Thursday, 29 May 2008
Roughin' it in Ruthin - Merida Bikes Weekend
We could have gone to Nice last Bank Holiday weekend and taken in the climbs of the Alpes Maritimes, popped over to Monaco for some beautiful people spotting at the Formula One racing, or even zipped West to Cannes for some even more beautiful people spotting.
Instead, we weighed things up and said naahh - we'll go to North Wales instead ! I'd always fancied doing a mountain bike event, but had never really tried one. This was mainly because my weak bike-handling skills, and a lack of a decent bike meant that I would risk frittering away my entry fee by not being able to last the duration. With the new format of the Merida Bikes weekend including a cyclosportive, I was quite appealed to the idea of giving it a go. I'd be able to manage at least half of the weekend activities so my trip would not be a complete waste of time.
So off we went.
Accommodation was in the Ruthin Rugby Club field. Things were fairly quiet when we arrived on Friday early evening. But by Saturday afternoon, and in the sunshine the place became quite busy and the field was awash with cars, vans, camping cars, and of course, tents.
There was a real buzz in the atmosphere as lots of mountain biking buffs milled around. We bumped into a few people we knew from London. A few of the big mountain biking companies had stands set up to try out different bikes, and look at the latest gear etc.
With the site equipped with a big refreshment tent, children's films showing, a bouncy castle, music playing, and a bar, there was something for all the family. And many families, with their very elaborate camping gear had clearly come to make a weekend of it.
My Saturday was spent on the road doing the advertised 80-mile cyclosportive. The start time for this was between 8am and 10am. I had been aiming to get away by 9. However, not having factored in how much longer it takes to go to the toilets/get breakfast etc meant that I didn't get away until 6 minutes past 10. The organiser made a point of telling me he'd had to switch on the timing mat specially for me as I was 6 minutes late, and the main pack had left about an hour earlier !
I hadn't made a big deal about this event as for me it was just a chance to get in some miles around the North Wales hills. From the start list I'd seen that numbers were quite low by cyclosportive standards so I would end up on my own during the ride sooner or later, especially as start times were so widely varied. For that reason I wasn't that worried about setting off alone. Conversely, the organiser seemed quite anxious that I might get swallowed up somewhere in Snowdonia, never to be seen again. He made a point of checking I had the map, emergency telephone numbers and that I knew what colour arrows I should be following. I'm surprised he didn't check I had an appropriate survival bag !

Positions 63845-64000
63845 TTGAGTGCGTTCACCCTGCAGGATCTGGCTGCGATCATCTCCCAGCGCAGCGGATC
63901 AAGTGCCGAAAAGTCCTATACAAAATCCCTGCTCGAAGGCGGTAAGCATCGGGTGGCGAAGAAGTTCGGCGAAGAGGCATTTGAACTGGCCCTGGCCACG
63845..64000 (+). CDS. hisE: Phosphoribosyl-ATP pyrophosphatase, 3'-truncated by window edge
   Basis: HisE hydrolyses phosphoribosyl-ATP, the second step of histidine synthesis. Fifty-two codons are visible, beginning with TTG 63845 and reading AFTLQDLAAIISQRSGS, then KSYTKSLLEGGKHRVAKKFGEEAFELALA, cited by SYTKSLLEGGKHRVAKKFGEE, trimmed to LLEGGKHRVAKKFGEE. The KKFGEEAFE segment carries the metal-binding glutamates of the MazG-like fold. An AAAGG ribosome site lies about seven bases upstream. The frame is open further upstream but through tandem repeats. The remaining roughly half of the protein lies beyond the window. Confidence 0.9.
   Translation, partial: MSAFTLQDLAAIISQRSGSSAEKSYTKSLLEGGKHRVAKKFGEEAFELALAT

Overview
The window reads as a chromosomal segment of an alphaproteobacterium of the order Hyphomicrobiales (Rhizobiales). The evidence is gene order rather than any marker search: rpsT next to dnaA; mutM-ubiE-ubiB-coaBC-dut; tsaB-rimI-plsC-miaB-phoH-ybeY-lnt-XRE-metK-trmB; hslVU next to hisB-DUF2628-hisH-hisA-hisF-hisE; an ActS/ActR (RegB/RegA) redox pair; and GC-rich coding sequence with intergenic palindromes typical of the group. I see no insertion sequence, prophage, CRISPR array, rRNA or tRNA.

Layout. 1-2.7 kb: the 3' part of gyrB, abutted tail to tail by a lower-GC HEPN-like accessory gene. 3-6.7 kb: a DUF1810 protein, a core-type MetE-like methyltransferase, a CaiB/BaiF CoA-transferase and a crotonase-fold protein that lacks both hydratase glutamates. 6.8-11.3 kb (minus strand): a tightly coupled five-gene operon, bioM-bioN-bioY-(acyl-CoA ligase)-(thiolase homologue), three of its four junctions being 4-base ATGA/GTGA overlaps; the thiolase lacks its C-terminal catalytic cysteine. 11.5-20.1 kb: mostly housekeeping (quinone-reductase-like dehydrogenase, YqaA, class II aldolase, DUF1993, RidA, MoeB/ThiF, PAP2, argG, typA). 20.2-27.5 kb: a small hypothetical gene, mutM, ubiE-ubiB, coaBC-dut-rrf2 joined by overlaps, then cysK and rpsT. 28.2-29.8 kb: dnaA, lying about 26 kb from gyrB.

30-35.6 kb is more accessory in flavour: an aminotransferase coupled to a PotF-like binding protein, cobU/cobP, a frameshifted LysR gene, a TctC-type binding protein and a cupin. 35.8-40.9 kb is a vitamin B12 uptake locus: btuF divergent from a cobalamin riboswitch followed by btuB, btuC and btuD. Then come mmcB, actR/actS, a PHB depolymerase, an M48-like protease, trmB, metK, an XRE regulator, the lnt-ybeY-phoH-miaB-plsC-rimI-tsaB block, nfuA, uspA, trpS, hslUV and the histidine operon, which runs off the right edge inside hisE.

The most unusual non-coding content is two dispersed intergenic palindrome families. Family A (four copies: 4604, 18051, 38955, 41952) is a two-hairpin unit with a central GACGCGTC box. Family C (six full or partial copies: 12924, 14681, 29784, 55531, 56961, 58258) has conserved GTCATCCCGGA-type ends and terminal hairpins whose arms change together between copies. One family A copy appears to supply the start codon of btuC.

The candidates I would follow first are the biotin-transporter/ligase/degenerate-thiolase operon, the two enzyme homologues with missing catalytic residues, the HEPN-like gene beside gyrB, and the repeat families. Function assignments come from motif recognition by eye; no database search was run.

So I headed out, first north to the market town of Denbigh and then south west past Llyn Brenig where there were lovely views of the lake. This was followed by pine trees through Clocaenog Forest and a very fast descent to Cerrigydrudion, before I wended my way through narrow twisty lanes to reach the outskirts of Bala.
This was the furthest point of the ride, and it was good to know that I was now on the homeward run. I was enjoying riding through these calm surroundings on a sunny Saturday afternoon, but I was surprised that I hadn't seen any other riders at all - not even people doing the leisurely 40mile bike ride.
There then followed my favourite part of the ride - the section from Corwen to Llangollen via the minor road that is parallel to the A5. This road constantly rises and falls, and twists and turns through the forest as it skirts the base of Llantysilio mountain. It's about 8 miles long and passes through Carrog and Rhewl. As you ride it you don't know when it will finish. You don't want it to finish. I didn't. It was a narrow road where very few cars passed by. (A recurring feature throughout the route.) There was just natural beauty, horses, farms, the sound of the river Dee below, and the choo choo-ing of the Llangollen railway.
It was along this road that I realised why the organiser had been so worried about me setting off late and on my own. The sight of the "feedstation" sign provided a welcome break, and a convenient place to stop for a snack. Unfortunately there was no sign of food at the feedstation. In fact there was nobody ! Had I really been riding that slowly ?? It must have been a strange sight seeing a lone rider with a race number on her bike standing outside a feedstation that had no sign of feeding ! A local lady came up and asked me sympathetically if I was ok for food and drink. As ever, I had my rucksack of supplies, so I just sat on the wall and ate a banana I had with me. I also realised at this point that I was nearer to home than I'd thought. According to the advertised 80-mile ride, I still had 25 miles left. In fact, the lady told me it was only 15 miles back to Ruthin. But then given that I had the Horseshoe Pass to deal with maybe the 15 miles would feel like 25 !